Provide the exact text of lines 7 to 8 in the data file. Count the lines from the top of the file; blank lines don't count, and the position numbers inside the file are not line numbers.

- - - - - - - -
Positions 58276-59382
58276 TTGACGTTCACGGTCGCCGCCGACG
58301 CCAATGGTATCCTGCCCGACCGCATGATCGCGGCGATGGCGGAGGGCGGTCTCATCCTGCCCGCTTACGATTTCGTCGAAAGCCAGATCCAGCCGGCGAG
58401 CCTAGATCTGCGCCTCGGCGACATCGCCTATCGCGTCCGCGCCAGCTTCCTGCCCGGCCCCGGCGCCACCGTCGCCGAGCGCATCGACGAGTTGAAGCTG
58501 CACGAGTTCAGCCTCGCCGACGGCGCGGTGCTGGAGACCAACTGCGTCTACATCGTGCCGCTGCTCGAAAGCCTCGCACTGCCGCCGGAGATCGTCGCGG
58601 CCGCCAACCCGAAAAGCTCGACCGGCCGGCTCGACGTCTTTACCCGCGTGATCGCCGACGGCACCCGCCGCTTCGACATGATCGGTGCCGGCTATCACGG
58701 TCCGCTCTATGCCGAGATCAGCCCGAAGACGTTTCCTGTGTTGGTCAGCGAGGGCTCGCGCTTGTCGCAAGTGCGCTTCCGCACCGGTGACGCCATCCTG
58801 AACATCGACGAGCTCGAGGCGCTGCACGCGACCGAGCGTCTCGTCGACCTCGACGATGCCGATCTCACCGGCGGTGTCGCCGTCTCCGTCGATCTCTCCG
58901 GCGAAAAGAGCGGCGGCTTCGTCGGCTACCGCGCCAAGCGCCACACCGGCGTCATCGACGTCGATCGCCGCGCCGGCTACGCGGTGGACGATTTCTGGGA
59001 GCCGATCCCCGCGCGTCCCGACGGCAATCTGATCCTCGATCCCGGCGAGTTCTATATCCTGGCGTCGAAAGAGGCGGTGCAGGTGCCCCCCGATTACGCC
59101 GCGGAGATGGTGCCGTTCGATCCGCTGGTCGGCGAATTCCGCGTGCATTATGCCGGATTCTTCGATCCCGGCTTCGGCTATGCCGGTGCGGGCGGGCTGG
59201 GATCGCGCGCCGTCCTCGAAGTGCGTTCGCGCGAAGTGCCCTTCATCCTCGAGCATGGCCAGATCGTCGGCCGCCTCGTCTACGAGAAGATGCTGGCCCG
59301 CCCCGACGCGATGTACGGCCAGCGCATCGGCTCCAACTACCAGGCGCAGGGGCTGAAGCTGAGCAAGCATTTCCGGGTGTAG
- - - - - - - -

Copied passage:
58701 TCCGCTCTATGCCGAGATCAGCCCGAAGACGTTTCCTGTGTTGGTCAGCGAGGGCTCGCGCTTGTCGCAAGTGCGCTTCCGCACCGGTGACGCCATCCTG
58801 AACATCGACGAGCTCGAGGCGCTGCACGCGACCGAGCGTCTCGTCGACCTCGACGATGCCGATCTCACCGGCGGTGTCGCCGTCTCCGTCGATCTCTCCG